Amanda and Chris Bowen, Henderson, KY, son, Thomas Connor, July 27Tetiana and Maksym Shapoval, Evansville, daughter, Emily Veronica, July 28Kaitlyn and Dakota Dillon, Evansville, son, Myles Ray, July 30Virginia and Josh Elpers, Evansville, son, Vincent Marcellus, July 30Shawna Cunningham and Kyle Shaffer, Huntingburg, IN, daughter, Daisy Moon Nova, July 30Lindsay and Jason Halbig, Evansville, son, Jackson Everett, July 31Whitney McElwee and Braiden Acton, Evansville, daughter, Eloise Mae, July 31Stephanie and Steven Albin, Evansville, son, Garrett Taylor, Aug. 1Erin and Derick Graber, Evansville, daughter, Alice Kaye, Aug. 1Brandi and Paul Carnahan II, Mount Vernon, IN, daughter, Peyton Dianna Gayle, Aug. 2Catherine and Eric Brown, Evansville, son, Ericsson Ray-Michael, Aug. 3Jennifer and Aaron Head, Poseyville, IN, son, John Elliott, Aug. 4Jennifer and Korey Heckel, Lamar, IN, daughter, Jody Lynn, Aug. 4Katelyn and Keith Fischer, Evansville, son, Kason Michael, Aug. 5 FacebookTwitterCopy LinkEmail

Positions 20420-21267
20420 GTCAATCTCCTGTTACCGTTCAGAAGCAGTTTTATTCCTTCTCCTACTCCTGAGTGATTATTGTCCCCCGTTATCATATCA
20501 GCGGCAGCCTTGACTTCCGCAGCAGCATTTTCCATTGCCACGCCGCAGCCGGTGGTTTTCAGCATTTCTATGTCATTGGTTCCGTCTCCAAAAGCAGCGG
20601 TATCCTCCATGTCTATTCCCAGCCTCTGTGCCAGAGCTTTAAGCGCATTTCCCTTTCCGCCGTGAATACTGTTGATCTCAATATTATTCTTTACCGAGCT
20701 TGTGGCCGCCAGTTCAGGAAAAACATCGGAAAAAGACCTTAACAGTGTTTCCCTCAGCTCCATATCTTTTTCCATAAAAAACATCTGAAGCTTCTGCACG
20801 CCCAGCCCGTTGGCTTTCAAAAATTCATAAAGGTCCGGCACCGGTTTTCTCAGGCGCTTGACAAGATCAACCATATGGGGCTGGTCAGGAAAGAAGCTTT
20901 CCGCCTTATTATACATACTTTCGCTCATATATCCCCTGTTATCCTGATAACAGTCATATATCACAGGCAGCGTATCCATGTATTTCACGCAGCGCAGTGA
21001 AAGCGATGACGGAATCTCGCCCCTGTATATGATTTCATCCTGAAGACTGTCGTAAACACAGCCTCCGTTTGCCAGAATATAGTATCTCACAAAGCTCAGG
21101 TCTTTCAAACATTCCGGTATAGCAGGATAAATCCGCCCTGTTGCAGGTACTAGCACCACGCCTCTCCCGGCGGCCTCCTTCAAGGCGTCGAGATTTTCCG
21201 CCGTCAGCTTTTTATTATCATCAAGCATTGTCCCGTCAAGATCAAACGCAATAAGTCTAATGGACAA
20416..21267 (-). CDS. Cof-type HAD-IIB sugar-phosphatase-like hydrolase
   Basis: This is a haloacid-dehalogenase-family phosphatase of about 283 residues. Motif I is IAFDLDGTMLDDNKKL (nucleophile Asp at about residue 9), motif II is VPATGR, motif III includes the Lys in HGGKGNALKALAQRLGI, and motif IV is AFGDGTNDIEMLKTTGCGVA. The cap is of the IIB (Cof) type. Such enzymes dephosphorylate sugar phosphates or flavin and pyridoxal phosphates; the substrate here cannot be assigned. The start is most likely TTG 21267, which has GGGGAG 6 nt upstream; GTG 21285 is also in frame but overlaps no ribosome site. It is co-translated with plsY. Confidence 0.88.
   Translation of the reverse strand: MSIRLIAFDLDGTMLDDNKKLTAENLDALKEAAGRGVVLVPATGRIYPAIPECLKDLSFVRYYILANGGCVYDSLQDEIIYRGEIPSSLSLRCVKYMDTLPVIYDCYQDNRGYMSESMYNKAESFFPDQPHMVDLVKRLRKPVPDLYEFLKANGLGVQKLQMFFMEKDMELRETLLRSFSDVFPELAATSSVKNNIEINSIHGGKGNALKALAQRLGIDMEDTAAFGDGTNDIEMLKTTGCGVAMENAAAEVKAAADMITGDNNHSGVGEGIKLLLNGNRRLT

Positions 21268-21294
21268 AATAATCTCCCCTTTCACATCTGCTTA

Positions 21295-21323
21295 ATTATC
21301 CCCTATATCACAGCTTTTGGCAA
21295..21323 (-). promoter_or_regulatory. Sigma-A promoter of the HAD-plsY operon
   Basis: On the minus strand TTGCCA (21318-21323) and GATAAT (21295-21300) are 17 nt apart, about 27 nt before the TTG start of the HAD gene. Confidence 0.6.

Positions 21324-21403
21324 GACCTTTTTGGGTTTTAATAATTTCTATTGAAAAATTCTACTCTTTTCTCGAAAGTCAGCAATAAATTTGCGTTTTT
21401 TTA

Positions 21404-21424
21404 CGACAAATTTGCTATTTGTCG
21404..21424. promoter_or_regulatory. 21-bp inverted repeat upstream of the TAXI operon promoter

A historic season for a deep and talented Ocean City High School girls swimming team ended Sunday with a loss in the state Public B championship meet against an even more powerful team from Chatham High School.The Red Raiders fell, 99-71, in the state title meet at The College of New Jersey in Ewing. Ocean City went into the meet unbeaten and ends the season at 14-1. Chatham, 16-0, won its fourth consecutive state title.Ocean City won its first South Jersey title two weeks ago and defeated Princeton in the state semifinals last week.Ocean City senior Noel Styer won the 50-yard (23.77 seconds) and 100-yard freestyle (53.48 seconds) sprints for Ocean City. She tied her own school record in the 50.Ocean City freshman Amanda Nunan won the distance freestyle events (200 yards and 500 yards). Nunan shattered her own school record in the 500 with a 4:50.66.The 200-meter freestyle relay team of Aly Chain, Gabby Breazeale, Nunan and Styer gave Ocean City its fifth victory in the meet’s 11 events. But Chatham’s depth kept the meet out of reach for Ocean City.Returning a solid core of underclassmen to competition next year and anticipating the arrival of some talented eighth-graders, the Red Raiders should be poised for another run at a title next year.